The World Cup
via Kurt White
A quick summary of the World Cup in graphic form!
Seven of this year’s Forty Over 40 Women to Watch honorees share how innovation improves with age.
Red wine. Cheese. Innovation. Yes, these are all things that get better with age. Don’t believe it? Science offers some pretty compelling evidence that wunderkinds are the exception, rather than the rule.
One researcher found that Nobel Prize winners’ age around a significant breakthrough is about 38 (and not recognized until they’re 60) and another posits that a lifetime of learning leads to greater breakthroughs between ages 55-65. Data from the Kauffmann Foundation bears this out as findings indicate people over 55 are almost twice as likely to found successful companies than those between 20 and 34.
These statistics are seldom recognized, much less celebrated, in a youth obsessed culture, according to Whitney Johnson, author and cofounder of investment firm Rose Park Advisors. That’s why she and Christina Vuleta, founder of Women’s career advice forum 40:20 Vision, took matters into their own hands.
They started an initiative, dubbed Forty Over 40 in 2013 to change the idea that mid-life means you’re on the down side of over-the-hill. This year’s honorees range from 40 to over 60 and come from a variety of industries including the arts, law, retail, health care, and tech. Each has an impressive resume, not limited to an accumulation of greater titles and industry accolades.
As Johnson writes, “At age 40 we’re just getting to the best part. After spending years on the low end of the S-curve of experience, we are now ready to accelerate into a sweet spot of competence and contribution.”
With that in mind, we asked several of this year’s honorees to share their thoughts on aging, disruption, and transitions. Here’s what they told us.
Who remembered that we’d gotten it wrong so many times?
Once the U.S. planted a flag on the moon, it was easy to forget the trials and tribulations of the space race. But did you know that the United States and Soviet Union combined for eight failed missions to the moon within a single year? Eventually, the U.S. got the Pioneer 4 (their fifth attempt) to do a successful flyby in 1959. The Soviet Union followed a few months later by topping us big time—they actually landed with their Luna 2, a probe that looks straight out of 1960s sci-fi television. It’s a story that you can follow in this pair of infographics created by Margot Trudell as part of her OCAD graduate thesis.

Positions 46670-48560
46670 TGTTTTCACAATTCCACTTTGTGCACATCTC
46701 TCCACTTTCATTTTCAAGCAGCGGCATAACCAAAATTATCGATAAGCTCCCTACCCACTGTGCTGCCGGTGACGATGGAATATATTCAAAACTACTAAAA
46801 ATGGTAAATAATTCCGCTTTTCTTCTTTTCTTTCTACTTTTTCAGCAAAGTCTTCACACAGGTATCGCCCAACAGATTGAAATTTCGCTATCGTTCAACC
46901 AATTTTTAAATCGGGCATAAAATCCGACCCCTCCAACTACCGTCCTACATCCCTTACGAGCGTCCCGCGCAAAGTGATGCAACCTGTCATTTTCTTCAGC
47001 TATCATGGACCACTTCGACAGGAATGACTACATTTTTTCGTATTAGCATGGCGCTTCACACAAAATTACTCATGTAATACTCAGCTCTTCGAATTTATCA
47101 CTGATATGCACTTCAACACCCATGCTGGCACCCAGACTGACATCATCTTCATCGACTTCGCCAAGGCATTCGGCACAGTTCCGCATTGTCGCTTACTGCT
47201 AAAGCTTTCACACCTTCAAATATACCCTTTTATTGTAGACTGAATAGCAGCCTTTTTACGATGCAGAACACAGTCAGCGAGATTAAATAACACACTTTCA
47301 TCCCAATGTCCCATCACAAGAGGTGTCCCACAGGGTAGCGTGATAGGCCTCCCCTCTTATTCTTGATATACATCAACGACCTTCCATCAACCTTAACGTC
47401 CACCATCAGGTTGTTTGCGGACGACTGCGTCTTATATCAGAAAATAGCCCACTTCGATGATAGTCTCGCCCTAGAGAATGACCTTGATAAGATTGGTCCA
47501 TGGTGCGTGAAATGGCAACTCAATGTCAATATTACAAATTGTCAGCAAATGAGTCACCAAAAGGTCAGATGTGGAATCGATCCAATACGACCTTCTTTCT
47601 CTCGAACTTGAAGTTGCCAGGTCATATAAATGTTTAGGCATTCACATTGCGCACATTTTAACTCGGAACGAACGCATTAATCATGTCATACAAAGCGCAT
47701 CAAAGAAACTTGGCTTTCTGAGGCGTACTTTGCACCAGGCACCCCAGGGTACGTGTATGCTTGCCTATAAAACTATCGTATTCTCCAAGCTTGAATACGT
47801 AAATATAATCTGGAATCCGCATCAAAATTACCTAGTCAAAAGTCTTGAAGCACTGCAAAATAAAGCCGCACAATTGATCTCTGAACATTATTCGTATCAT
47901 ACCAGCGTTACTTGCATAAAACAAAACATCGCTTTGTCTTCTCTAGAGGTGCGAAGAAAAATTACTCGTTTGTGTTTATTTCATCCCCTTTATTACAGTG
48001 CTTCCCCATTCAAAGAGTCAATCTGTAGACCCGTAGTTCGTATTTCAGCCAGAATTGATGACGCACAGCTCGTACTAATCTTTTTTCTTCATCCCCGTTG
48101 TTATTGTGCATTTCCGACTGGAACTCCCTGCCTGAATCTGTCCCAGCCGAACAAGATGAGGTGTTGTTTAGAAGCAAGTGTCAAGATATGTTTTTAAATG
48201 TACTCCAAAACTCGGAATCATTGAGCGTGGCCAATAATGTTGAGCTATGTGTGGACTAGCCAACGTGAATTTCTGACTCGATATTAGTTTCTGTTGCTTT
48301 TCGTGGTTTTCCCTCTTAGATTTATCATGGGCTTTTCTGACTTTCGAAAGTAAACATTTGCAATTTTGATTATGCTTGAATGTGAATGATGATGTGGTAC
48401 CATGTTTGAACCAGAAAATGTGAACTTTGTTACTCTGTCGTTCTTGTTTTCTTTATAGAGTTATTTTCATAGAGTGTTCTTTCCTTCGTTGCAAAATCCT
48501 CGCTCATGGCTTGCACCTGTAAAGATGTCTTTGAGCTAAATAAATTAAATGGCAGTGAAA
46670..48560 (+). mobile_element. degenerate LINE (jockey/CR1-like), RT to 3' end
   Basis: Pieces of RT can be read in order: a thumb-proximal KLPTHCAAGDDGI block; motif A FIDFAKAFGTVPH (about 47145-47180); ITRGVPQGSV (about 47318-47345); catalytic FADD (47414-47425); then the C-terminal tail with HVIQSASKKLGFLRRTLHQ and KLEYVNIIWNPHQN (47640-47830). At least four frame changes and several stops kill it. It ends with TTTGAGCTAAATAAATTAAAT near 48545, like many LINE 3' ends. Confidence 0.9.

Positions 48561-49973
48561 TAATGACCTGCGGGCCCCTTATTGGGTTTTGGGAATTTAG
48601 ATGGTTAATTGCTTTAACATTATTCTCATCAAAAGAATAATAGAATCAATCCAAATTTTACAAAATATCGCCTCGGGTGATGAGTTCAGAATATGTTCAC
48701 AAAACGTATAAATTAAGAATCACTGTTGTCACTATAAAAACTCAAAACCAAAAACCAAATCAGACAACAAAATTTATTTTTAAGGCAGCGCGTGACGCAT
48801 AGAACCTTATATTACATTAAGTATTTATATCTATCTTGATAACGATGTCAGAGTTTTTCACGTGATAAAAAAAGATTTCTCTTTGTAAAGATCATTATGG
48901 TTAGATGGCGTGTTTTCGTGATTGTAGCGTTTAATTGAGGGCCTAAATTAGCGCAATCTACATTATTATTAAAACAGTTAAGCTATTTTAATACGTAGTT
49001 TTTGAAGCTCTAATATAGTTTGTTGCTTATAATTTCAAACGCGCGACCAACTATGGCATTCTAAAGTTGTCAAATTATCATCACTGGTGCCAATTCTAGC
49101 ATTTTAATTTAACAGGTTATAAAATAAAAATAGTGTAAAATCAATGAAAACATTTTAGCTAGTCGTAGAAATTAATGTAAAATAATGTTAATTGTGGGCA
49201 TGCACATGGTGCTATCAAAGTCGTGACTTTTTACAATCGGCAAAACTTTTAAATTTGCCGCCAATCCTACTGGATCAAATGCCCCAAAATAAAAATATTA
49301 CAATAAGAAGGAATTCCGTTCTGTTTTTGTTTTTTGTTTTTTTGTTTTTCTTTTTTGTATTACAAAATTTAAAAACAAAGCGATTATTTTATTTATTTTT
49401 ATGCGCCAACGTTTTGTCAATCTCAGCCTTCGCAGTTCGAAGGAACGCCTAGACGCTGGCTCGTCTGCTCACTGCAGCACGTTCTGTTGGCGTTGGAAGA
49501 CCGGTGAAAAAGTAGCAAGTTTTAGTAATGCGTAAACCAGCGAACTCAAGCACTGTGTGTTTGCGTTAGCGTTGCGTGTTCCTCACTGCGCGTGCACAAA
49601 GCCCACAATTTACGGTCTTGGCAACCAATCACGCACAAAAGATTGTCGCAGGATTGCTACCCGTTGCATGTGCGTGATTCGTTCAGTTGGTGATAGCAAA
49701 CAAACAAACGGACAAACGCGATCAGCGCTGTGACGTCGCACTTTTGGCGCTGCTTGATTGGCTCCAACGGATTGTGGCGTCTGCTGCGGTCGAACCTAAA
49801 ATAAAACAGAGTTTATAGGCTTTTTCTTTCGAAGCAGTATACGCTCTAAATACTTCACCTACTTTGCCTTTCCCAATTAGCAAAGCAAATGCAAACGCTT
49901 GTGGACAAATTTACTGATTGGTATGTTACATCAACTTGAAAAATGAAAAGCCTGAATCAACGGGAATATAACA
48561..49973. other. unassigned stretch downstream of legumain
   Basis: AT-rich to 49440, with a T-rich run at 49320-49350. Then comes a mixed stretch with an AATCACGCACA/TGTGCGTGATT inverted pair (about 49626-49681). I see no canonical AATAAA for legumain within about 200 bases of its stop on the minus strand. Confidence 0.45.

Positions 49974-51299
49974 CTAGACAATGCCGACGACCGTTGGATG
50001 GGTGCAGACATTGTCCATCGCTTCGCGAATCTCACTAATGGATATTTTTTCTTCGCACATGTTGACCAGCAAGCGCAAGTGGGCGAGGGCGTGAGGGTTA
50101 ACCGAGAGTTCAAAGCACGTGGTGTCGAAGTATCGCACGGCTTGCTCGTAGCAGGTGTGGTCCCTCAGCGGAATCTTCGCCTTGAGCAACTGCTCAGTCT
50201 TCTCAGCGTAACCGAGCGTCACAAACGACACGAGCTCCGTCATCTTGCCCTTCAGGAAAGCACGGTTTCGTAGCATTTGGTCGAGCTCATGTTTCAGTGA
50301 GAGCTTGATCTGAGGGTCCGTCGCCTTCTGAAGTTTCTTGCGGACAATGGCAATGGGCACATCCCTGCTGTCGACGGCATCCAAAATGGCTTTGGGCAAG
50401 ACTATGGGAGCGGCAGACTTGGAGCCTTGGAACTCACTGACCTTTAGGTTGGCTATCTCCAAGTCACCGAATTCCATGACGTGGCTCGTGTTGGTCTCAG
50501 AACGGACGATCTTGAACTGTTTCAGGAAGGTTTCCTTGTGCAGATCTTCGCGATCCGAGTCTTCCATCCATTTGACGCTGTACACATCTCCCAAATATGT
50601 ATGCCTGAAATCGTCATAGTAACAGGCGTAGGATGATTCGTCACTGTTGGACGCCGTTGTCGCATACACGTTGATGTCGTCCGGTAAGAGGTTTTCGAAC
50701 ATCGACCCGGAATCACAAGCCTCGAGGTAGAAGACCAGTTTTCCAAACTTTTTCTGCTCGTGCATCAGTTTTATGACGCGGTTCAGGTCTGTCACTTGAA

Lucy Flores was born into an impoverished family of 13 children, abandoned by her mother in grade school, fell into a gang, was sentenced to youth prison, and dropped out of high school. Now, she’s a lawyer and legislator, and currently running for Lieutenant Governor of Nevada.
“There are Lucys in every town across this state. That’s why my focus is on making sure that this is a state that works for every Nevadan, not just the privileged few.”
Kids who could identify golden arches and other junk food logos had higher BMIs than their brand-ignorant peers, researchers found.
A new study shows that young children who are familiar with unhealthy food branding—McDonald’s golden arches, Trix’s silly rabbit, Burger King’s crown—are more likely to be overweight than their brand-ignorant peers. Studies show that people who are overweight in childhood tend to stay that way.
The researchers tested two groups of three- to five-year-olds on their knowledge of fast food and processed food brands like McDonald’s, Burger King, Coke, Pepsi, Fritos, and Doritos. They found that those who could correctly identify the sugar-and-grease-mongering logos tended to have higher body mass indexes (BMIs). “We found the relationship between brand knowledge and BMI to be quite robust,” said Anna McAlister, an MSU assistant professor of advertising and public relations who was a member of the research team.
In other words, if advertising works well, it works too well.
Misao the Big Mama and Fukumaru the Cat
If you love a good cat photo, Miyoko Ihara's images of her grandmother and beloved cat will not disappoint you. From working in the fields to taking naps, these two are inseparable. Ihara not only explores the amazing bond between human and animal, but also tells the story of her elderly grandmother's life in Japan and the daily tasks she pursues. These images can be found in the beautiful book “Miyoko Ihara: Misao the Big Mama and Fukumaru the Cat.”
text by Anna Capurso